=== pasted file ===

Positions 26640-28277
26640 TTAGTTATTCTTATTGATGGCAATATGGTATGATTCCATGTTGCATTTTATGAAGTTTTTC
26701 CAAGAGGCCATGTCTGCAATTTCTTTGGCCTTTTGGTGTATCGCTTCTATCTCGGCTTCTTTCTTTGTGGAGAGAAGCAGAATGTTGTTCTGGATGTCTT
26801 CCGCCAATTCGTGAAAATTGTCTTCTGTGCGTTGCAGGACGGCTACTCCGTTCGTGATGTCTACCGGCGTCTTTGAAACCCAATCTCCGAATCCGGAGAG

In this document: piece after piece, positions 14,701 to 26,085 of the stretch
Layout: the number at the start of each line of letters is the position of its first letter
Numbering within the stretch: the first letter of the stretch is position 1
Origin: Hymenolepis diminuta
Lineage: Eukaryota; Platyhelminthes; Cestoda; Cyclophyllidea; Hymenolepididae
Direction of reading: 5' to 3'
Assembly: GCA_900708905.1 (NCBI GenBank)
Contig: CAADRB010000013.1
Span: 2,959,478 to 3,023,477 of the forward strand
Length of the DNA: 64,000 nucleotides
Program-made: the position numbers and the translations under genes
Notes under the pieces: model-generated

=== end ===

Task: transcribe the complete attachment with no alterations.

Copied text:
Positions 26640-28277
26640 TTAGTTATTCTTATTGATGGCAATATGGTATGATTCCATGTTGCATTTTATGAAGTTTTTC
26701 CAAGAGGCCATGTCTGCAATTTCTTTGGCCTTTTGGTGTATCGCTTCTATCTCGGCTTCTTTCTTTGTGGAGAGAAGCAGAATGTTGTTCTGGATGTCTT
26801 CCGCCAATTCGTGAAAATTGTCTTCTGTGCGTTGCAGGACGGCTACTCCGTTCGTGATGTCTACCGGCGTCTTTGAAACCCAATCTCCGAATCCGGAGAG

In this document: piece after piece, positions 14,701 to 26,085 of the stretch
Layout: the number at the start of each line of letters is the position of its first letter
Numbering within the stretch: the first letter of the stretch is position 1
Origin: Hymenolepis diminuta
Lineage: Eukaryota; Platyhelminthes; Cestoda; Cyclophyllidea; Hymenolepididae
Direction of reading: 5' to 3'
Assembly: GCA_900708905.1 (NCBI GenBank)
Contig: CAADRB010000013.1
Span: 2,959,478 to 3,023,477 of the forward strand
Length of the DNA: 64,000 nucleotides
Program-made: the position numbers and the translations under genes
Notes under the pieces: model-generated